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The existence of coal in the Community A region was known as early as 1770, but no settlement was established until 1837, when the first house was built by one Peter Kehley out of hewn logs. The settlement grew very slowly at first. In 1862 a Philadelphia land company surveyed the section and laid out a town. In the same year the first colliery was built, and after it was placed in operation the growth of the town was rapid. The community was incorporated on January 16, 1866.
The industrial history of Community A is summed up in the history of its collieries, which were established in the following years:
There have been several changes in the original plants of these collieries. Within twenty years of their completion the output of Collieries B, E, F, and G began to fall off to such an extent that it was found more economical to abolish their breakers and to have their coal prepared in other near-by collieries. Collieries E and F are now only inside operations, their product being run through breaker at Colliery A. When the breaker at Colliery B was abandoned, its coal was shipped underground, part to Colliery G and part to Colliery A. Finally the breaker at Colliery G was given up and its coal was carried underground to a colliery located a mile and a quarter outside of the town. Colliery B now sends all of its coal to the same place, while its breaker has been converted into a washery, which is used in cleaning up the culm banks produced under the earlier and less efficient breaker methods. These changes have, however, in the long run not greatly affected the demand for labor, which has increased in spite of the retrenchments.
The descendants of native-born miners, as a rule, do not care to follow the occupation of their parents. In view of this fact it is safe to assume that if there had been no immigration the coal mining industry in the community would not have expanded to the degree that it has.
The immigrants, however, have done practically nothing in the way of initiating new industries. There are concerns, for example, like the two breweries, in which there are immigrant stockholders and officers, but in none have they obtained a controlling interest or full charge of the business. A few small candy and cigar factories and blacksmith shops have been established by foreigners, but these are insignificant in number and size.
There are no industrial establishments in this community which have been established because of the opportunity to employ immigrants.
In 1893 a concern was incorporated for the purpose of manufacturing hats, caps, and clothing. The capitalization was $25,000, and at one time the employees, mainly women, numbered nearly 150.
Disagreements arose among the stockholders, and there was difficulty in obtaining and keeping a sufficient supply of female labor, so that the concern was finally dissolved. The former manager of this concern, and other persons familiar with social conditions in the community, state that the girls of the Lithuanian, Polish, and other immigrant races marry very young. They are able to do so because of the constant incoming stream of young single men of their races, who quickly acquire sufficient prosperity to marry.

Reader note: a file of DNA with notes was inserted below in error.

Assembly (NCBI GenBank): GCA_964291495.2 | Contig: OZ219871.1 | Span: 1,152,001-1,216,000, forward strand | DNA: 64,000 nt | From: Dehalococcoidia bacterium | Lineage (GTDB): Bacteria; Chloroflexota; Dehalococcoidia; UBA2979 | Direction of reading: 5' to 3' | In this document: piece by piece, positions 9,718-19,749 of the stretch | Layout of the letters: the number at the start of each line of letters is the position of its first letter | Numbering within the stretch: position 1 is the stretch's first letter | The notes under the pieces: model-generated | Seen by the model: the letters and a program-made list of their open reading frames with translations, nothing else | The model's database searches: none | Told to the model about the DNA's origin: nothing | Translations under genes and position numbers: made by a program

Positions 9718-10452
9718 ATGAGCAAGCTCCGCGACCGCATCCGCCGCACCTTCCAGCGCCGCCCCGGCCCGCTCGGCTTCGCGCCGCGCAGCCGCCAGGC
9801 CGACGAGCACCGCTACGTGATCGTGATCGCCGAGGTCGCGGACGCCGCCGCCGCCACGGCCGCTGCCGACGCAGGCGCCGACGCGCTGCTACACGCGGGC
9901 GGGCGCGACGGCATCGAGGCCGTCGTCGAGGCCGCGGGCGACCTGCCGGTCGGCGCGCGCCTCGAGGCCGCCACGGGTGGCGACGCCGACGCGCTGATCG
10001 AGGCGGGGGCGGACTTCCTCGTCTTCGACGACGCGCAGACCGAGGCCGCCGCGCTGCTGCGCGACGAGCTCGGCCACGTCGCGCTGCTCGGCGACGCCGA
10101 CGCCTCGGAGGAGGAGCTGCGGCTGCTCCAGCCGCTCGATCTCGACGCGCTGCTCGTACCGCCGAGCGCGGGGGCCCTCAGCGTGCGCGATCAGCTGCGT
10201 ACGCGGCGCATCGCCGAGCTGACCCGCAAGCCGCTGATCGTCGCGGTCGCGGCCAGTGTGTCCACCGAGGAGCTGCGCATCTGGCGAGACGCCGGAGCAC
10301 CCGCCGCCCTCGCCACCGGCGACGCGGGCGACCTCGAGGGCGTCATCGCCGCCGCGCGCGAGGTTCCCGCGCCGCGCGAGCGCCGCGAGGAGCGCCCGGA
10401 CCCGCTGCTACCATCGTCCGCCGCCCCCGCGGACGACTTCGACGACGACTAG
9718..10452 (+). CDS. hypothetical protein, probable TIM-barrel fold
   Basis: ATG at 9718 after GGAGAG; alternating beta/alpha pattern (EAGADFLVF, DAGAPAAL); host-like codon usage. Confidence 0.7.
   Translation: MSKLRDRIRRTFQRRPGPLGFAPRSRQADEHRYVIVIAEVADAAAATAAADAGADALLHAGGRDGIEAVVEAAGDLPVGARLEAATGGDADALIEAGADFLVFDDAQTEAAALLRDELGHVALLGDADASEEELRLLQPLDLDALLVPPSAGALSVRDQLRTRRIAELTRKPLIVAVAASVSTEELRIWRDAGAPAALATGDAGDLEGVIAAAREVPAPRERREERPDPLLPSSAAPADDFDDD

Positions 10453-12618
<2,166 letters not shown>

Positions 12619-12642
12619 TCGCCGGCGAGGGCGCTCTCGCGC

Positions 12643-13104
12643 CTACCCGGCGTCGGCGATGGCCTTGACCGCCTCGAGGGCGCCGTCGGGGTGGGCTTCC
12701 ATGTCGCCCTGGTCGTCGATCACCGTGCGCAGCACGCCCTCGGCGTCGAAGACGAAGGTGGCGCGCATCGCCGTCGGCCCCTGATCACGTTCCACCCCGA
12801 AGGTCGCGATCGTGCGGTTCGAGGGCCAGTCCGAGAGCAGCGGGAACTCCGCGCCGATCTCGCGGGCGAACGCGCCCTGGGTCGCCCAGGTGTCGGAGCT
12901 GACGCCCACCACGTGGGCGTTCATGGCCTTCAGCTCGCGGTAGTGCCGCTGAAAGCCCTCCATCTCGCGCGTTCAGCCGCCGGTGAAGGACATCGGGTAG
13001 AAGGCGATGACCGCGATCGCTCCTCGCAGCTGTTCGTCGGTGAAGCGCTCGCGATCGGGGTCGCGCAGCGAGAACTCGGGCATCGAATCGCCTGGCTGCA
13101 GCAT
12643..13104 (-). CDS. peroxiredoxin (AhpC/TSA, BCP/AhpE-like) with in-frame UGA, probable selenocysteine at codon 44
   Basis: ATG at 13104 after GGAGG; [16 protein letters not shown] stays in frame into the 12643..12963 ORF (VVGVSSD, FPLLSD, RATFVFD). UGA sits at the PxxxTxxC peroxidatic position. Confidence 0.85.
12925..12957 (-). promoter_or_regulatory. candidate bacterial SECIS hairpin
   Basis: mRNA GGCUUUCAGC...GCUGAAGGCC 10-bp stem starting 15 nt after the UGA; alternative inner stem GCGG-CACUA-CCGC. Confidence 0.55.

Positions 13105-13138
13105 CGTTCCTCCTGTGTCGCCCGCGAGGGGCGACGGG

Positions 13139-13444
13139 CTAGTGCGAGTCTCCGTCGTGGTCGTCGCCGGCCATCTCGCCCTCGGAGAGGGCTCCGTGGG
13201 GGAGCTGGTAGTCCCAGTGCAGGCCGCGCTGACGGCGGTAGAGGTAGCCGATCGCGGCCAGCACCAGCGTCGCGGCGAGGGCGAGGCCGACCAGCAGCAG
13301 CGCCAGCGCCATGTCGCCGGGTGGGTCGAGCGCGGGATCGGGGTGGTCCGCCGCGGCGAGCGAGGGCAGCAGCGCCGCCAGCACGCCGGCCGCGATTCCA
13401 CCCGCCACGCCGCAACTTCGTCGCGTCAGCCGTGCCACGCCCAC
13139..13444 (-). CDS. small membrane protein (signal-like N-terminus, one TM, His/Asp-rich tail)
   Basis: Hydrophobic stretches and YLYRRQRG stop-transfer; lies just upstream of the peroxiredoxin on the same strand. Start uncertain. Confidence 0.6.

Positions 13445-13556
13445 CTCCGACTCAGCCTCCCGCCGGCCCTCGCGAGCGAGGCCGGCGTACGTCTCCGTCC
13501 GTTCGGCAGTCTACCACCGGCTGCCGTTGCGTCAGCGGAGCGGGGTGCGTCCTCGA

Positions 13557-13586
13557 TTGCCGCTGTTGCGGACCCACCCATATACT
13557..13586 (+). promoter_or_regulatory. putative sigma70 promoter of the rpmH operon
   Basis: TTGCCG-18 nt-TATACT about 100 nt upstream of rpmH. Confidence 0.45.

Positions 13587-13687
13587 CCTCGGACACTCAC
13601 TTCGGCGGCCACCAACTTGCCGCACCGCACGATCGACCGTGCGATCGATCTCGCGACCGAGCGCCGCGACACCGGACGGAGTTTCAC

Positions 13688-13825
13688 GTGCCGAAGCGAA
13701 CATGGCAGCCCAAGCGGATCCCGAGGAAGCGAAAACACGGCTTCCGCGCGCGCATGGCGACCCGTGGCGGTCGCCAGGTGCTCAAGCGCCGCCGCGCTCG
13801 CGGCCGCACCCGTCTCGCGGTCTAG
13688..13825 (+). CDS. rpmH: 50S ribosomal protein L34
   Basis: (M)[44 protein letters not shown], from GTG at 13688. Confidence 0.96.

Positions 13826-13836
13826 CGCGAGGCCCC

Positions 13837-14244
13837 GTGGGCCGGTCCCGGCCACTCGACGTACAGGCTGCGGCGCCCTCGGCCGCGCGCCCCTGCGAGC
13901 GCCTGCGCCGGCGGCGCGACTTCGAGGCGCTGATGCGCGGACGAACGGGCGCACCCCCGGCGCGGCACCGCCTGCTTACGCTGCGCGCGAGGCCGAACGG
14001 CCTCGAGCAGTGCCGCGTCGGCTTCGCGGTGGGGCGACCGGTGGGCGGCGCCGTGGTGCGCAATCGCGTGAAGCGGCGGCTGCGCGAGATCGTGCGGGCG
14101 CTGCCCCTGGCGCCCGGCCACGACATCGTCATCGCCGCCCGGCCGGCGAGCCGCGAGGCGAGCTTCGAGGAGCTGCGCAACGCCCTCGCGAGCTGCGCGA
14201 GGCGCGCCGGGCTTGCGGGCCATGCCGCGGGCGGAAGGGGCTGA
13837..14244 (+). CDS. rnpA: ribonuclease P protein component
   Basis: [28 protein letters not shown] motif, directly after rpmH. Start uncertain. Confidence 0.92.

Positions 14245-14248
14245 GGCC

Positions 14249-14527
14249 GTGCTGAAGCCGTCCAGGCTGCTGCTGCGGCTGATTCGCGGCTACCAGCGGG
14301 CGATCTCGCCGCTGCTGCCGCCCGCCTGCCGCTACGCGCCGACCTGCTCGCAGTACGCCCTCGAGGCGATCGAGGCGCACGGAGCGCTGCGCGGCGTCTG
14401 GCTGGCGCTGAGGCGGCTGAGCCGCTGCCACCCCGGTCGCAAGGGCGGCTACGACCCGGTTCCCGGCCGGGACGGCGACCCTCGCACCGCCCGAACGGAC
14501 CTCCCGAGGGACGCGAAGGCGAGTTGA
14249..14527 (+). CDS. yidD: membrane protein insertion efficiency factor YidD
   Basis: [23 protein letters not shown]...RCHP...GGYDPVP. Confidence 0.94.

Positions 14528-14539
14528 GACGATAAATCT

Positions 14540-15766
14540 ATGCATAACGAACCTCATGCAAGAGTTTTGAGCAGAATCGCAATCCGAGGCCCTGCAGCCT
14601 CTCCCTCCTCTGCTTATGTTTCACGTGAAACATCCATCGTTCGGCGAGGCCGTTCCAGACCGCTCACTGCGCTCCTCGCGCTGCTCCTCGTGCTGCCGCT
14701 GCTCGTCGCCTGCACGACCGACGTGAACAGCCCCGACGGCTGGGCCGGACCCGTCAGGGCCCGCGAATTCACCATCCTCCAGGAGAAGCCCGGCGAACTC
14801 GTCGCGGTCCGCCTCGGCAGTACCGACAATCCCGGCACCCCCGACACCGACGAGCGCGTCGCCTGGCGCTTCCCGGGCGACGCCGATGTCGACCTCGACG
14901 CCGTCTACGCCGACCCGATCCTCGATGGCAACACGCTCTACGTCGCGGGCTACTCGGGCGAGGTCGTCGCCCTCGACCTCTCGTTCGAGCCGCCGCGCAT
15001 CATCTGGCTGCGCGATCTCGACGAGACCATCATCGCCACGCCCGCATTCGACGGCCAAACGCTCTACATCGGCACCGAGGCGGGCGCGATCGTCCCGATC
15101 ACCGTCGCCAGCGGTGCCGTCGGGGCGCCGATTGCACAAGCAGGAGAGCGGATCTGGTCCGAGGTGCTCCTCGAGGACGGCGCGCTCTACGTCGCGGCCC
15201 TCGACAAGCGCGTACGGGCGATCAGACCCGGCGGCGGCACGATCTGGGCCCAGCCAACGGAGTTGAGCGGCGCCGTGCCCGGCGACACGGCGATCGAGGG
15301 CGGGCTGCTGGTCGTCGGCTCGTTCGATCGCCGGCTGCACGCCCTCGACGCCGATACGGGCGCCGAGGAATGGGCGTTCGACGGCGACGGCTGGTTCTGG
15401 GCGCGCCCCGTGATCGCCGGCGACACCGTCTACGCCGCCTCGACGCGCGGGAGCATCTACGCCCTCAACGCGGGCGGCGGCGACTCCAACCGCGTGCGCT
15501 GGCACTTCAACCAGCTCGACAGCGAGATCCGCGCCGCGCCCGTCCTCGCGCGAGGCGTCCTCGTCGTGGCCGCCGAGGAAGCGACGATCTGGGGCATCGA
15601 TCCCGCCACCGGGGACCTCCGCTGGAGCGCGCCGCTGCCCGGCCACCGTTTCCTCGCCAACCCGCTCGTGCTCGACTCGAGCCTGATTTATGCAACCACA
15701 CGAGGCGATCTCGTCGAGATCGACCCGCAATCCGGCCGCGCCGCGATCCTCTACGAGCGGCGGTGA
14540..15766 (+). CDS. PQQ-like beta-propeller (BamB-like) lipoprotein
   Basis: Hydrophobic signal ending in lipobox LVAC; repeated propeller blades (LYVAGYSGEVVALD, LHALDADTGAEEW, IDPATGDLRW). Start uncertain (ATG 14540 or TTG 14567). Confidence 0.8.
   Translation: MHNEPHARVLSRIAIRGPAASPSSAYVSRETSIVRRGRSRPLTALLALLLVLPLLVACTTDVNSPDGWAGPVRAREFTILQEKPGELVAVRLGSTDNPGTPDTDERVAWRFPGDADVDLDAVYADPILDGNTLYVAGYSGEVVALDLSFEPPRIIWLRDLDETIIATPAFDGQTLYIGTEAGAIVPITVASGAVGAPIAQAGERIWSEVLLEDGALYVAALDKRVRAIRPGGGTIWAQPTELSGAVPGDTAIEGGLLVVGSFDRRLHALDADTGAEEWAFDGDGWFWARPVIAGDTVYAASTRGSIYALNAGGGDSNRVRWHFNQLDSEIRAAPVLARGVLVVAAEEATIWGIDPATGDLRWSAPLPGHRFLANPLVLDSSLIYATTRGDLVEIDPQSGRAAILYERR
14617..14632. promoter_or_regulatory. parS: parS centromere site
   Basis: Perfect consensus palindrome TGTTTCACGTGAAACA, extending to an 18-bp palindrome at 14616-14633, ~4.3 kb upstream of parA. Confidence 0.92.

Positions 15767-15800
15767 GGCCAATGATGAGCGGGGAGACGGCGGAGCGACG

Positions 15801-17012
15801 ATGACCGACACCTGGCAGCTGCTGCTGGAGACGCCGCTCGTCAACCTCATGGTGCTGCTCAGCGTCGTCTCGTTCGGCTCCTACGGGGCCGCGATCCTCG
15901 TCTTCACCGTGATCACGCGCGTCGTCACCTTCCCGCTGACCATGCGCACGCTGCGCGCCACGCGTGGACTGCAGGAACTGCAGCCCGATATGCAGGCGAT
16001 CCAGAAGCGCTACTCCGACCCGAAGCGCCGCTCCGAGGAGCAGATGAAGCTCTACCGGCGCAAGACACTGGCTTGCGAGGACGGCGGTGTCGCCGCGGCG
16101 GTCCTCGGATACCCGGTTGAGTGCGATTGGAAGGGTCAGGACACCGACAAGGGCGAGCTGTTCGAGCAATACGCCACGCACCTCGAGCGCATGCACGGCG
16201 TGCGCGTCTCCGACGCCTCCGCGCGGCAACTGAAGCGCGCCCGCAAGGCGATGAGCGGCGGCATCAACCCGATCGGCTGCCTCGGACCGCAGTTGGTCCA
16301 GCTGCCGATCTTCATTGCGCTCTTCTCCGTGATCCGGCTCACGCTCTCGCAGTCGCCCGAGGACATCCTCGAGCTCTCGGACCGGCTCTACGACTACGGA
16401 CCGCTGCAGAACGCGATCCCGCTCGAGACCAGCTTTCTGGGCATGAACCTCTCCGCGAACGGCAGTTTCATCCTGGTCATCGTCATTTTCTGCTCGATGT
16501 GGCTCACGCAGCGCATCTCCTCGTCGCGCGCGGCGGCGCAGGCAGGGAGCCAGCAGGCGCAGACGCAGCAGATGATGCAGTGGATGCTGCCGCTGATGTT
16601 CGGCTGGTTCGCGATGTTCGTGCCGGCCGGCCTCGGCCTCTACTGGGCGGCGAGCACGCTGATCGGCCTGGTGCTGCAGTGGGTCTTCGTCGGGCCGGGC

A decade or so ago there were several cap factories in Community A, but they have all been dissolved because of the lack of female labor.
Except in the mining of coal there are no skilled immigrants employed in Community A, and the foreign-born miners practically all acquired their skill in this country. The immigrants who have entered the town are not possessed of any industrial skill, and consequently no industries have been established which are dependent upon any particular training of the foreigners.
The only exceptions which can be noticed in this regard are a Ruthenian baker, who entered Community A after an apprenticeship in Brooklyn, and a few blacksmiths who learned their trade in European armies.
From an industrial standpoint, there are no immigrant employers in the community. There are a few immigrants in business, but these concerns are all very small, and the few employees are usually of the same race as the employer. Outside of the breweries there are also no industries in Community A which are dependent on the immigrant
INDUCEMENTS AND OBSTACLES TO IMMIGRATION.
The inducement which has brought, and is still bringing, to this community large numbers of European immigrants is the ready market it affords for the commodity in which they are richest-muscle and time. The immigrants can get what seems at first a prodigious price for a service so simple that it can be indicated by a gesture. The great bulk of the labor connected with coal mining consists in lifting from one point to another an easily distinguished class of earthy objects, merely loading coal.
A feature of the occupation which enhances the reward is the element of danger, which, however, does not act deterrently upon the immigrants, as their limited imagination shields them from the fears which would harass a more sensitive class of persons in such hazardous employment.
The organization of mine employees into small gangs under the control of a skilled contract miner also works to the ignorant immigrant's advantage by facilitating his advance in the trade. Working so close to his skilled boss, who is frequently of his own race, it requires only observation and imitation for a comparatively short period of time, and then he himself becomes a full-fledged miner with the chance of greatly augmenting his earnings.